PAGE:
Caregiving from a Distance

When adult children can’t be near their aging parent, advocates mind the gap

Tracy Lyons, 41, an Evanston native living in northern California, had to come up with some tricks to handle her father Richard’s affairs as his health deteriorated. While her younger sister handled local matters, Lyons took care of other aspects of his care from afar.

She resorted to identifying herself as “Richard Lyons” over the phone when wrangling his cell plan. She arranged for a social worker to check in on him, because she knew she couldn’t get him to go to a therapist.

Despite these hacks, Lyons realizes it would have been wise to hire professional help to assist with managing matters from across the country. After Richard Lyons died in December 2019, his daughters used an online do-it-yourself legal document service to handle his affairs. Now Lyons regrets not turning to an expert, as her father’s estate is in probate court. She also wonders if they would have made a different assisted living choice if they had had expert input. 

“A financial planner knows things about this that a regular Joe Schmo doesn’t know anything about,” Lyons says.

Long-distance care

The coronavirus pandemic has made it even more difficult for far-flung adult children and guardians to manage the already-difficult care of ailing loved ones.

Experts are available to help manage an aging or ailing person’s healthcare, finances, legal affairs, and, in some cases, addiction issues, memory issues, housework, or hoarding. However, it can be difficult to know whom to trust and what to look for.

Many adult children who live far away start with a geriatric care manager or patient advocate to either help with caregiving or recommend someone who can.

“Care managers help adult children living out of state or who are busy with families save time, money, and their sanity,” says Ann Hollander, owner of Options for Aging, a geriatric care management agency based in Wilmette. “They are the eyes and ears on the ground, managing all aspects of the parent’s care. This way, [the adult children] do not have to leave work or family to fly in and check on their parents. Care managers help adult children remain the children and not have to become the caregivers.”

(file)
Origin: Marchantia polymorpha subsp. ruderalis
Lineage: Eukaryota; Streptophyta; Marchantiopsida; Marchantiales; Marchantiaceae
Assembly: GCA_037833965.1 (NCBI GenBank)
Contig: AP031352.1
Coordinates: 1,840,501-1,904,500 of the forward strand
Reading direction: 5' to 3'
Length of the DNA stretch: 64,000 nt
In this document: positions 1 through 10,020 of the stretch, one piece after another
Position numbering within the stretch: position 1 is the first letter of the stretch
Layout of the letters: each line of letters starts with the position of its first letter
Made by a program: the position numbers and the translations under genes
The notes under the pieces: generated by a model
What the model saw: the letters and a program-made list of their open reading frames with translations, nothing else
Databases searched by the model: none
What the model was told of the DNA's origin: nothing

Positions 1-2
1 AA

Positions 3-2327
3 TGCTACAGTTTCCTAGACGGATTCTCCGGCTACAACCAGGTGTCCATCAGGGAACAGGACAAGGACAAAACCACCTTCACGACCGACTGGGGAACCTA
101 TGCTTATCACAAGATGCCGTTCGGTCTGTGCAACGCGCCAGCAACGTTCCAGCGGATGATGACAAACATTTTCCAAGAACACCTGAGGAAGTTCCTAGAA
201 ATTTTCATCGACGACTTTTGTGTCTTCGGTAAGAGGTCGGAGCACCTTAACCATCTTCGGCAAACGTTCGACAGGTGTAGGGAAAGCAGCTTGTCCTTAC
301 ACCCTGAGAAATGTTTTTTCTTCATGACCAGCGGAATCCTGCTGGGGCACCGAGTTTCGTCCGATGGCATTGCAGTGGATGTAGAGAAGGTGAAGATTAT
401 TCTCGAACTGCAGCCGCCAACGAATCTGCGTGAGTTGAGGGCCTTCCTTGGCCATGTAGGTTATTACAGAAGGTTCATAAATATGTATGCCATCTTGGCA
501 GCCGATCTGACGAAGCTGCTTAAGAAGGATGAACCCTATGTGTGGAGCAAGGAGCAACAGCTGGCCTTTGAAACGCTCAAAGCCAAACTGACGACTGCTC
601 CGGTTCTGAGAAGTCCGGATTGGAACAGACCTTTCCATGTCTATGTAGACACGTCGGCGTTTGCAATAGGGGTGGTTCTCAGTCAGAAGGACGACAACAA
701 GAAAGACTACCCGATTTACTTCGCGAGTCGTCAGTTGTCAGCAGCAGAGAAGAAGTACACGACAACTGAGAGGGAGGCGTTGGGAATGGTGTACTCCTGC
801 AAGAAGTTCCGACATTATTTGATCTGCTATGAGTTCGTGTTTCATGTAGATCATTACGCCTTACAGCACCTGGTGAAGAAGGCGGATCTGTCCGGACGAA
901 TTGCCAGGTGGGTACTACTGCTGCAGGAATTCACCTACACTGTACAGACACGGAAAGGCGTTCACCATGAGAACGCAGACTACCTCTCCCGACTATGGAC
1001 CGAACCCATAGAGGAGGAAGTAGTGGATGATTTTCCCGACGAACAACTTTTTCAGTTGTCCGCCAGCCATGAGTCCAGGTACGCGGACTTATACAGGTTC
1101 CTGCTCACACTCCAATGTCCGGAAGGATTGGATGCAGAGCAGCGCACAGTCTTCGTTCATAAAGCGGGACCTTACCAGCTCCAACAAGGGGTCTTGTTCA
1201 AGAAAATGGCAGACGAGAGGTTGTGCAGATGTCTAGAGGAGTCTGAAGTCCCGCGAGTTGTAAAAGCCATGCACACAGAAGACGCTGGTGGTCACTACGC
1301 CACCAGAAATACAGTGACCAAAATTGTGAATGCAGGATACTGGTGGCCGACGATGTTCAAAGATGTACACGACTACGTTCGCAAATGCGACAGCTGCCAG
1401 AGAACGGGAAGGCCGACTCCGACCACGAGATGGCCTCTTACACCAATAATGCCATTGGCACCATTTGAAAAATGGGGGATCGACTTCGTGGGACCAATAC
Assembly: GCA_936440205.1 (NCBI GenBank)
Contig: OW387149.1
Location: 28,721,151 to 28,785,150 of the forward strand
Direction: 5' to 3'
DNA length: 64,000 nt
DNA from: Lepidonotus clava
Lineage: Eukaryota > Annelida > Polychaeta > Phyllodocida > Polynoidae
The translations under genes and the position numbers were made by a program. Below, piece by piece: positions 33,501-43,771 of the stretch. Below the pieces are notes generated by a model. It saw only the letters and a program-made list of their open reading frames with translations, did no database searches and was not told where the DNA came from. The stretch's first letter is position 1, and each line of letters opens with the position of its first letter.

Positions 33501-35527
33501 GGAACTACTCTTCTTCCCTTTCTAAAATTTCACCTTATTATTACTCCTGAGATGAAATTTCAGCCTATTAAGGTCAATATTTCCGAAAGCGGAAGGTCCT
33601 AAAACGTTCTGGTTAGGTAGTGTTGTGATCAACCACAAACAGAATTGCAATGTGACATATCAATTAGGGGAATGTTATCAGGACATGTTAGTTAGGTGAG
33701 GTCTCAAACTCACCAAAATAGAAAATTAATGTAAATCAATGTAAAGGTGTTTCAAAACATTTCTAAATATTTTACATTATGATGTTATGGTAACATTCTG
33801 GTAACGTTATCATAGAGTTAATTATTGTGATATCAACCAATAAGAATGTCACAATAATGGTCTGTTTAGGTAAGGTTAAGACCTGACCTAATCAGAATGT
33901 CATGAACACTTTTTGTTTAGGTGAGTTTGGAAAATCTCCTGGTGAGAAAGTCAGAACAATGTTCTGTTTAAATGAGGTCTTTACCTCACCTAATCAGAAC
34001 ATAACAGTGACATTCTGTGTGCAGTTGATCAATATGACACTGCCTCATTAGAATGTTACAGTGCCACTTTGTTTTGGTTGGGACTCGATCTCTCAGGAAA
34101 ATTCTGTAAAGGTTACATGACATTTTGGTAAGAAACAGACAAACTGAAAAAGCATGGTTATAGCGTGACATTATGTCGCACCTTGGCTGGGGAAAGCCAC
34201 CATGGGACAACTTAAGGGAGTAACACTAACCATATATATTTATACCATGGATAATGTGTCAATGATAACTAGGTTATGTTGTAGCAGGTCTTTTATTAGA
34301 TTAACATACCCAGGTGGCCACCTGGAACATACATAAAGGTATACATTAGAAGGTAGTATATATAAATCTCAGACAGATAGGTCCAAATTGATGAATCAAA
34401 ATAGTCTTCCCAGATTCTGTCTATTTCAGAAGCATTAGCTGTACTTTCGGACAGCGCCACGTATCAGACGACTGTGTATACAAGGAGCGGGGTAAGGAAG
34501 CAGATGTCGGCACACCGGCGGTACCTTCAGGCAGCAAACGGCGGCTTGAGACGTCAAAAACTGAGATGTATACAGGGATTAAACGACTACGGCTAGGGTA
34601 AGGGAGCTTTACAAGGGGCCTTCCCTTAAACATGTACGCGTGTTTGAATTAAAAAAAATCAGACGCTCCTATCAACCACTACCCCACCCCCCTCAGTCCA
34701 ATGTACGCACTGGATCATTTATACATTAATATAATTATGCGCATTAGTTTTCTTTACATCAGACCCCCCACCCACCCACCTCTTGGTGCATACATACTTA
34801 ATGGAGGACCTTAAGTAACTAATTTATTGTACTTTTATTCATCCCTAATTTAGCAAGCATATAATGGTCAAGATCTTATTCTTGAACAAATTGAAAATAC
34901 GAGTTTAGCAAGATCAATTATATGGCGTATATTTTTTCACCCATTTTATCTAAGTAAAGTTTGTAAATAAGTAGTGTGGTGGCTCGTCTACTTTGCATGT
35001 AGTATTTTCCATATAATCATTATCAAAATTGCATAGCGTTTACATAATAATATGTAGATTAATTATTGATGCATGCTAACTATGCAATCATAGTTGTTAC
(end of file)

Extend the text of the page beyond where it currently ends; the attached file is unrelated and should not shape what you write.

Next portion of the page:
A day’s work can involve everything from showing up in the hospital, arranging for food delivery, or investigating why a home care worker has unplugged a security camera. Advocates can help look out for fraud, elder abuse, and violations of patient rights. Some take on insurance mediation.

Teri Dreher, RN, is a veteran intensive care nurse and president of NShore Patient Advocates in Chicago. She says out-of-town loved ones often hire nurse patient advocates to help with their parents’ medically complex care or ethical issues that arise.

“Sometimes you really need to have a nurse oversee everything, because we can set up medications for people and do a lot more of the assessment stuff that nurses know how to do,” she says.

Dreher says that an advocate can help lessen not just the workload but also the emotional load, especially for those at a distance.